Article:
Friday, December 1, 2023

Tracing a Personal Journey Linking Music, Art, Physics and Clinical Medicine

Here I trace my personal journey linking music, art, physics and clinical medicine in a new article, exploring holistic connections, finding symmetries between sound waves, visual art, and quantum phenomena. This has led me to integrate artistic, scientific and humanistic viewpoints, seeing medicine as continuing his musical creativity.

Citation: Heston, Thomas F. (2023). The Beholder - A Symphony of Life in Medicine. International Journal of Scientific Research. 2023;12(12):1-2. 

Thursday, November 30, 2023

Coronary calcium and normal myocardial perfusion

 Among patients with normal myocardial perfusion on cardiac testing, higher coronary calcium scores are associated with increased patient age and hyperlipidemia. Even with normal perfusion, around 10% of patients had concerningly high calcium scores above 400. Assessing coronary calcium may provide additional risk information.

Citation: Heston T, Merrill J, Bengel F, Wahl R. Coronary calcium scores in patients with normal myocardial perfusion. Journal of Nuclear Medicine. 2009;50(Suppl 2):1160. 

DOI: 10.5281/zenodo.10230802 


Tuesday, November 28, 2023

The Ethical Significance of Statistics in Medical Research

 A new review article examines the pivotal role statistics plays in upholding research integrity and patient safety. It scrutinizes common statistical errors in medical studies, like p-hacking and neglecting limitations. Using historical examples, it demonstrates how such errors have resulted in flawed conclusions causing public harm, including with hormone therapy research. Recommendations encompass more statistical rigor by ethical review boards assessing proposals, requiring open access data to enable peer review and mandating an ethical discussion. Overall, properly applying statistical principles is an ethical obligation, ensuring findings are valid, generalizable and reproducible.

Citation: Heston TF. Statistical Ethics in Medical Research: A Narrative Review. Jour Clin Med Res. 2023;4(3):1-10. 

Monday, November 27, 2023

Beware Statistically Significant Findings in Isolation

 Statistical tests answer a narrow, mathematical question - is there likely a real difference between group means? But science aims to produce clinically useful knowledge to benefit individual patients. This nuclear medicine study serves as a sobering reminder that statistical significance does not reliably predict clinical usefulness.

While group averages may differ in a statistically compelling fashion, typical cutoffs misclassify a full third of healthy individuals. So a statistically significant finding applied blindly in clinical practice, without further consideration of its clinical implications, is prone to harm individuals.

The mathematical abstractions of statistics have undeniable value. But statistical significance is easily misinterpreted as clinical importance when groups are viewed as interchangeable with individuals. As this study shows, what seems persuasive in aggregate often breaks down at the individual level. Statistical findings should be interpreted judiciously, with due consideration of clinical context and implications.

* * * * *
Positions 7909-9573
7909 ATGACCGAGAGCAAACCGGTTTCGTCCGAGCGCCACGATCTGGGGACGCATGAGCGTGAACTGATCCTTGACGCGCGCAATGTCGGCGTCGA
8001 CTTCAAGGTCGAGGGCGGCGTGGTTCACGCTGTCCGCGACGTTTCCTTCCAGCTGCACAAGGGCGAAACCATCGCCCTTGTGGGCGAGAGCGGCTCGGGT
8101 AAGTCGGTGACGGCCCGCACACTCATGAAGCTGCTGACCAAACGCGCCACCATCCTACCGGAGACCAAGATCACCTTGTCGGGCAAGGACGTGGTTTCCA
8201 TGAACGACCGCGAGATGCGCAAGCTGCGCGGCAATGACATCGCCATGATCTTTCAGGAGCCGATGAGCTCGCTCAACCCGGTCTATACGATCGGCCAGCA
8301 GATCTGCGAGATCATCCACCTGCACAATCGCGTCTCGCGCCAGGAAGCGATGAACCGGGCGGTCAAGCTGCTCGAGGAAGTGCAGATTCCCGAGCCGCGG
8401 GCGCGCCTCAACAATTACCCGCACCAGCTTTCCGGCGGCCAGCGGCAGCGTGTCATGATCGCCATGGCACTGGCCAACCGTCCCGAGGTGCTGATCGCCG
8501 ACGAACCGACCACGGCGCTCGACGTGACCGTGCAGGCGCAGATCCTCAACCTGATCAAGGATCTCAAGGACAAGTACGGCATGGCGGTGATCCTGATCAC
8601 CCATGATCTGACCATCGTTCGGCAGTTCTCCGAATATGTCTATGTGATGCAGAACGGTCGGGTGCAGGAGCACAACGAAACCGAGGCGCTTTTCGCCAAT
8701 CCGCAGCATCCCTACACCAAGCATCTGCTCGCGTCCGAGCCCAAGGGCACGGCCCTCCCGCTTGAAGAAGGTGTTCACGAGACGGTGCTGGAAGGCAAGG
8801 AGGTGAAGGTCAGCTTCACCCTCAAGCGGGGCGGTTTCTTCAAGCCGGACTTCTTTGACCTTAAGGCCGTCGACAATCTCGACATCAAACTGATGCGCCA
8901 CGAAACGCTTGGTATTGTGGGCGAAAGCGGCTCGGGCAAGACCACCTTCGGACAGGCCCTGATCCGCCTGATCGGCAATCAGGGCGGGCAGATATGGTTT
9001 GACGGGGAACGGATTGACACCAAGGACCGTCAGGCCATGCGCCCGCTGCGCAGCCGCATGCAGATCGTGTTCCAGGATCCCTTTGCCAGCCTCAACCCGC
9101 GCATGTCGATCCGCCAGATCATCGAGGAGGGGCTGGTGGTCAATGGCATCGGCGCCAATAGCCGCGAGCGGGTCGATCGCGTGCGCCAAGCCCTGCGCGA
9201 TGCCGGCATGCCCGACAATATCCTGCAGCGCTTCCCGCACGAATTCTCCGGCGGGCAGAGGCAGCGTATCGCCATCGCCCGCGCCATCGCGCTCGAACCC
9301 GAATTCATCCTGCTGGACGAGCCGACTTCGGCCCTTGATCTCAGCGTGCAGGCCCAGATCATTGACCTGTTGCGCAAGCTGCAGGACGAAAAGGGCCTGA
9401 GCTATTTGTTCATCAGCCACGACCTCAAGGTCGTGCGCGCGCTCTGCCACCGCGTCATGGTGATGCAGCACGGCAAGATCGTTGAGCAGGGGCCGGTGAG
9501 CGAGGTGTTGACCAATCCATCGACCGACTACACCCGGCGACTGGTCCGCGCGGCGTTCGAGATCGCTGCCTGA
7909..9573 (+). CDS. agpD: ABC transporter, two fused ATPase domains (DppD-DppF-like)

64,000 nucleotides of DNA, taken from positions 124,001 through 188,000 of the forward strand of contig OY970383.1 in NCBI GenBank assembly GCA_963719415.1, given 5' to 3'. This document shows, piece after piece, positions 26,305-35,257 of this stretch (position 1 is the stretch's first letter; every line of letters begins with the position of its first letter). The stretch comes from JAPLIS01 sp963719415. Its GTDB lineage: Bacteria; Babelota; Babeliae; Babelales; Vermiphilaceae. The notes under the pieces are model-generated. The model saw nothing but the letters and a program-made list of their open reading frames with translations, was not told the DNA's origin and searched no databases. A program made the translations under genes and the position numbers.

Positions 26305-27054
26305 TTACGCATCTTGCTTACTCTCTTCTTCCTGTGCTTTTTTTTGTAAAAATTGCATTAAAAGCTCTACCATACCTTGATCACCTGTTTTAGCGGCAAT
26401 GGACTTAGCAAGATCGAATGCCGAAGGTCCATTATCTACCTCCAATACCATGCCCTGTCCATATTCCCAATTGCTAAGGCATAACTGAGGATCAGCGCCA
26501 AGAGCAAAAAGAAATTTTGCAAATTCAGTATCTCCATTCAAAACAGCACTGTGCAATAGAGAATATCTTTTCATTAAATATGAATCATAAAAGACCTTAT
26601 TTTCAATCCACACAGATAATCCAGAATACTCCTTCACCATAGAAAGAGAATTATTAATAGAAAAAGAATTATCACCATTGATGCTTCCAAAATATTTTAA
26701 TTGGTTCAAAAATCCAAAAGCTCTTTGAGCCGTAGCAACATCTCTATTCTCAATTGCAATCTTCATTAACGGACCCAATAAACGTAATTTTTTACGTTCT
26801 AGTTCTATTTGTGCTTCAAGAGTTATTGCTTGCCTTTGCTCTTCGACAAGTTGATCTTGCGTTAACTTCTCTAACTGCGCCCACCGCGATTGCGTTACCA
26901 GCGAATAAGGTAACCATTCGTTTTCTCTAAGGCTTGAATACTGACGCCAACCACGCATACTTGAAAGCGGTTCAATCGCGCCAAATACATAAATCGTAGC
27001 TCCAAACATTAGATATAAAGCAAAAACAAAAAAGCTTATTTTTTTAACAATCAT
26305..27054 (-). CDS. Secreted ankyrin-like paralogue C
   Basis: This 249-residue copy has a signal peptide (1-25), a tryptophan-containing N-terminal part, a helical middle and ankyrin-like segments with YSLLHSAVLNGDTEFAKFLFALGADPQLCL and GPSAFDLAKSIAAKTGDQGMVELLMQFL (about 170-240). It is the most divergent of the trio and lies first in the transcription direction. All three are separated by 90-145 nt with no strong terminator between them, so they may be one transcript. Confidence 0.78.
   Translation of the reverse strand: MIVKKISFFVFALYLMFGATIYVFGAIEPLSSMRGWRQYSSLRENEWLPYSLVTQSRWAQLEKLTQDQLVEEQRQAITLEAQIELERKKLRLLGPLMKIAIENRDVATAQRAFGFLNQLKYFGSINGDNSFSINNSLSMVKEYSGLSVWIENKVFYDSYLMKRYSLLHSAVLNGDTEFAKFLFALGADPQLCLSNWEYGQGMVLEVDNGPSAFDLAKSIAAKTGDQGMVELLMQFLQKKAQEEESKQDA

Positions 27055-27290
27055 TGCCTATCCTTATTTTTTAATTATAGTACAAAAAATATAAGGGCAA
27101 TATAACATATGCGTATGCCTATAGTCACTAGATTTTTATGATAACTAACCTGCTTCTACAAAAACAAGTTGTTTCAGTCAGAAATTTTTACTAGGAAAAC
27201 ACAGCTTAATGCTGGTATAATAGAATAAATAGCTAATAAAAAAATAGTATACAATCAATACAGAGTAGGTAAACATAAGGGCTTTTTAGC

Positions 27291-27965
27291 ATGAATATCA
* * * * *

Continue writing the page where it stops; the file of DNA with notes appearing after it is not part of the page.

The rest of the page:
Citation: Heston TF, Wahl RL. How often are statistically significant results clinically relevant? Not often. J Nucl Med. 2009;50(Suppl 2):1370.

Monday, November 13, 2023

The Efficacy of Smoking Cessation Strategies: A Meta-Analysis

A meta-analysis published in 1993 reviewed research on the effectiveness of various smoking cessation interventions. The analysis found that interventions delivered in clinical settings were more effective than those implemented in community settings. Among the most effective strategies were brief counseling from a healthcare provider, nicotine replacement therapy, workplace smoking bans, and increased tobacco excise taxes. While the meta-analysis sheds light on the short-term efficacy of different approaches, more research is still needed to understand their long-term outcomes. Overall, the findings underscore the importance of incorporating smoking cessation initiatives into comprehensive tobacco control programs.

Citation: Heston TF. Smoking cessation strategies: a meta-analysis. Southern Medical Journal. 1993;86(Suppl):S36. doi:10.5281/zenodo.10120006

Friday, November 10, 2023

Addressing Gender Bias in Heart Attack Treatment

 Despite increased awareness, gender bias persists in how women with heart attacks are diagnosed and treated versus men. Delays in ECG and ICU admission for women can negatively impact outcomes. Protocols and training must be updated to eliminate disparities. Improving heart attack care for women will improve outcomes for all.

Citation: Heston, T. F., & Lewis, L. M. (1997). Gender bias in acute myocardial infarction. The American Journal of Cardiology, 79(6), 844.

Tuesday, November 7, 2023

Impact of Self-Monitoring on Weight Reduction

This study delves into the impact of self-monitoring on weight reduction in participants of a hypertension prevention trial. The research, involving 32 overweight individuals, focused on the effectiveness of a 14-week dietary and exercise regimen. The findings reveal that consistent food logging and initial BMI are crucial in predicting weight loss success. The study's intervention, comprising professional-led sessions, aimed at a modest caloric deficit and increased physical activity. The outcome demonstrates a clear link between self-monitoring habits and weight loss, providing valuable insights for health professionals and individuals aiming for weight management.

Citation: Heston, T. F. (1992). Predictors of weight loss in a hypertension prevention program. Southern Medical Journal, 85(Supplement), 3S-31.